But we'll see some of the European automaker's platforms.
Peugeot hasn't been seen in the US market since it left in 1991, but the PSA Group has been working towards a triumphant return. It planned to return to the American market by 2026 with a car-sharing service before going on to sell its vehicles here.
However, the merger between FCA and PSA is looking like it would make little sense for Peugeot to make a comeback. It would take time and money convincing the collective American conscious to accept the brand again, as well as install a dealer network.
The merger means that FCA and PSA as a whole can cover both markets comfortably with shared platforms. Specifically, Auto News Europe reports that FCA is planning to use PSA's CMP platform for small vehicles and its EMP2 platforms for mid-size vehicles, while most Jeep models will remain on existing FCA underpinnings.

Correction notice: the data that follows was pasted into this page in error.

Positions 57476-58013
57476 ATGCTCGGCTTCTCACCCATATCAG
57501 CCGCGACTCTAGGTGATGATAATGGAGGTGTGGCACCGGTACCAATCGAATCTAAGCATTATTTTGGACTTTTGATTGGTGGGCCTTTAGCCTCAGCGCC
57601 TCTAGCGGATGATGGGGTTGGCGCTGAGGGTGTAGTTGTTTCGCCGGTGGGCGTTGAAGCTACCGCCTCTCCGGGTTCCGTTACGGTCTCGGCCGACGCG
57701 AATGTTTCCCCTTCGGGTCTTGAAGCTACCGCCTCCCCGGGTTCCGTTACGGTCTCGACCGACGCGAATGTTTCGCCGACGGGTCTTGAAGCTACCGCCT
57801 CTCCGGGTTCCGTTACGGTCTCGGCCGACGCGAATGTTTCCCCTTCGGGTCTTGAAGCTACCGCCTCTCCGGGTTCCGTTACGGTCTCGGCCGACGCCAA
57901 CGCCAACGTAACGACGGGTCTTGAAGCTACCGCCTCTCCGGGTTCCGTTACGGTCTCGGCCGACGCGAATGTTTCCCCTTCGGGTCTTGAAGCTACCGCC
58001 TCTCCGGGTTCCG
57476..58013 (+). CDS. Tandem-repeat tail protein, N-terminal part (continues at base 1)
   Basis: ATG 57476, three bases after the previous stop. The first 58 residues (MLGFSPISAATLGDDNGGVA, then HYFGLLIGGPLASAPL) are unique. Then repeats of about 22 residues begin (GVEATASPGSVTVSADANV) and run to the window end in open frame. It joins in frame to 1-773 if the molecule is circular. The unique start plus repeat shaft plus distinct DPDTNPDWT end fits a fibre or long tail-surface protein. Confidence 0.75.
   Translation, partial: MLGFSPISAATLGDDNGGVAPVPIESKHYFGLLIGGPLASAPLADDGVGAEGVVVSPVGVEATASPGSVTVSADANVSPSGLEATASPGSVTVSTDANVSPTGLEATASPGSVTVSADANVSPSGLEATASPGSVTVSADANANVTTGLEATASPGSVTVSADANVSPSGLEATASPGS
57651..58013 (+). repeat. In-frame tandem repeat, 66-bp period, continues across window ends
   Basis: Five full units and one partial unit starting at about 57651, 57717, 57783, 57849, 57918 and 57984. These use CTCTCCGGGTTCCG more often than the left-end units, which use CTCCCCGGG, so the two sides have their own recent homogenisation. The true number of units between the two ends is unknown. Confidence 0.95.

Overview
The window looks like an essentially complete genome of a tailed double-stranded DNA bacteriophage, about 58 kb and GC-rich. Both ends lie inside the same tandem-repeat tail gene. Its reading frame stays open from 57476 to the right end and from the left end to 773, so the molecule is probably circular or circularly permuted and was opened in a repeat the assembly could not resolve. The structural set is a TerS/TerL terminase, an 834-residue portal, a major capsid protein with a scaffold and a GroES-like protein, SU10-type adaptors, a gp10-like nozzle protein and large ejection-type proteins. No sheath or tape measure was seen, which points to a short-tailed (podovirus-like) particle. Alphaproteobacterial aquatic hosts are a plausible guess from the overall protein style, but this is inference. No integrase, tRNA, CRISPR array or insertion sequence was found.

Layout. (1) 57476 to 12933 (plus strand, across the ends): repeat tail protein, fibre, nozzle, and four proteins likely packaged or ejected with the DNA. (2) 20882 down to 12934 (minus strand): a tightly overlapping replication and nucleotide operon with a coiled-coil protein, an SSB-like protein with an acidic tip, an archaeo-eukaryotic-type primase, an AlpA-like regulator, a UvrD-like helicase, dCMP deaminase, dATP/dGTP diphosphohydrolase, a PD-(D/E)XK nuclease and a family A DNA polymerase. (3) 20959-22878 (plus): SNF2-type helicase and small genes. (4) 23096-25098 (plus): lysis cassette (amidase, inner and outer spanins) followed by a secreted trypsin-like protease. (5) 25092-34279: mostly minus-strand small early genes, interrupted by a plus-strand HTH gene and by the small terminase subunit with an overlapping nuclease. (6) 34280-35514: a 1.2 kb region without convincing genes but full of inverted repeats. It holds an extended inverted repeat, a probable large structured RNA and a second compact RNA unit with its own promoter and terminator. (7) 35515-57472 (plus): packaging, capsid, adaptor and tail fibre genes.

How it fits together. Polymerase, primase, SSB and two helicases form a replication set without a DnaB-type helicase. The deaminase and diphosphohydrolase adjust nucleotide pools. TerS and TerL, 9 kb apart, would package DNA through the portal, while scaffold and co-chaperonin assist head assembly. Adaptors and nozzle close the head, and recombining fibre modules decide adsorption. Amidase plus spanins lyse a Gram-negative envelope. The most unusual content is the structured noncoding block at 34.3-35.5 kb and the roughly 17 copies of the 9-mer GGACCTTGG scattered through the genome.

The PSA platforms are also built to accommodate gasoline, diesel, or electrified drivetrains, so they will be remarkably versatile as the industry evolves to customer demands. Running those platforms will reduce development costs across the two continents. Reportedly, the CMP architecture could first be seen in the US as a small crossover for Alfa Romeo in 2022.
FCA is ditching the minicar segment using its Mini architecture entirely, including the Fiat 500, Fiat Panda, and Lancia Ypsilon. PSA is also not planning to renew its European baby cars or carry on with its join venture for a European factory with Toyota.
The bottom line is that it's becoming increasingly unlikely we will see any of the Peugeot cars we would love to hit the market here. It's a shame, but it does mean that FCA will become a lot stronger globally, and its brands will have cost-efficient platforms for both the US and European markets.